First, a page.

So in the Gospel of today, one of the crowds hoping that Jesus would give him a guarantee of his personal salvation, because he was a descendant of Abraham and had Jewish blood, asked Jesus a question: Lord, will only a few people be saved? (Lk 13:22). Refusing to give a number to be saved does not mean that Jesus wanted to avoid the question.
His silence on the question implied that the question was not relevant or the questioner should not have raised the issue, but rather he should have tried to seek his own salvation first. In other words, Jesus wanted to bring him out of his complacency. Then he set a condition of salvation: Strive to enter through the narrow door (Lk 13:24). Jesus’s words today are hard words for those who are thinking that God is going to save everyone, because of his forgiveness, mercy and kindness, regardless of their sin and evil deeds they committed.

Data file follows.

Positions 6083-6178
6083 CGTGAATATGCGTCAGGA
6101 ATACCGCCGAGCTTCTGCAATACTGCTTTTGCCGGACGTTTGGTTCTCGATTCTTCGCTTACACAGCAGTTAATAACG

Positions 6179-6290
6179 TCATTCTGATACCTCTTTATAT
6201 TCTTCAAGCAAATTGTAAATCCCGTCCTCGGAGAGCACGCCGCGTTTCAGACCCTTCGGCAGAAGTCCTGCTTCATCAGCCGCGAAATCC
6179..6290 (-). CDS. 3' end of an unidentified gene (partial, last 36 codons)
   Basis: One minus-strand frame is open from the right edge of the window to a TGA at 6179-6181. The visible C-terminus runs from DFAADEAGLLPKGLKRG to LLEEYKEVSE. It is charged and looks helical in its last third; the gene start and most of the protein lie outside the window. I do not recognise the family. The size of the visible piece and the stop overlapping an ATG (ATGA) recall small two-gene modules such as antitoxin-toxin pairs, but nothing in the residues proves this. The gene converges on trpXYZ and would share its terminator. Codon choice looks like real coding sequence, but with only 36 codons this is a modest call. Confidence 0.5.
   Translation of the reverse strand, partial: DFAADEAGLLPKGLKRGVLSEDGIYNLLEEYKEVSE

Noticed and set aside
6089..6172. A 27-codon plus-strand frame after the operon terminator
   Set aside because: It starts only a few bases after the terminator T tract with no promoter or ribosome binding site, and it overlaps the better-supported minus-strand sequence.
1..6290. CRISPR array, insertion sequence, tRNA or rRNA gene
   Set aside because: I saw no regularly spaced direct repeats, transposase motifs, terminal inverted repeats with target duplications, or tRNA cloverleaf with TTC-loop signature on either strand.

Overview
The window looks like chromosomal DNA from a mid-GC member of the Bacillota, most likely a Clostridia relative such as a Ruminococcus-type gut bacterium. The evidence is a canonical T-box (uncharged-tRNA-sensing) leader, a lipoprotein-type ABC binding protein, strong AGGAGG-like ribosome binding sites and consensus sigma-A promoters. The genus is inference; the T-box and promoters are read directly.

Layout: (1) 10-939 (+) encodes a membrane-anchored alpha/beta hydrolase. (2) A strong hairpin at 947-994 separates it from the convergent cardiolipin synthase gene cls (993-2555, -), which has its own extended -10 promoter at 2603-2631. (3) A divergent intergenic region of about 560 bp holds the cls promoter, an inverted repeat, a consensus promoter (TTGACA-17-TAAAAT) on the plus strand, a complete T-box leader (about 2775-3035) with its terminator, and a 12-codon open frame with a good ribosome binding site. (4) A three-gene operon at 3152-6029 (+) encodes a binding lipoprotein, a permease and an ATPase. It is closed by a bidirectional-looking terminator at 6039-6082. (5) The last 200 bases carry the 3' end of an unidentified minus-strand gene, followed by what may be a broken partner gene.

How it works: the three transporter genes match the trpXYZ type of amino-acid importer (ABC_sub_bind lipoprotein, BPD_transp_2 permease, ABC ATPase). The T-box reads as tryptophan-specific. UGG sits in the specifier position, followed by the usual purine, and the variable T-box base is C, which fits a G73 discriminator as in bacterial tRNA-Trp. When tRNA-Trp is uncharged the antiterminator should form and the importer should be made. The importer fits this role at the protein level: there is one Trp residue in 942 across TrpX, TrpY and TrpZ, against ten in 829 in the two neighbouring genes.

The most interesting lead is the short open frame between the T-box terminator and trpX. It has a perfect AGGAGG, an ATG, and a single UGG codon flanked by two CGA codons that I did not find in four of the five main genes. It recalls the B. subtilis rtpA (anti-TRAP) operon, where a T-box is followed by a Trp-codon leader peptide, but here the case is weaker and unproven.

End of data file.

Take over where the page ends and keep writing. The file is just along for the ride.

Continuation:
The gospel is called the good news because believing in the word of the Gospel brings about salvation. However, today’s Gospel is sad news for those who want to have a wishy-washy god, accepting anything people say or do. Sad because to wish to enter the kingdom of heaven, they have to enter the narrow door and have to pay a certain price. The narrow door is the door of the Ten Commandments, the door of the Beatitudes, the door of the cross, the door of love and charity.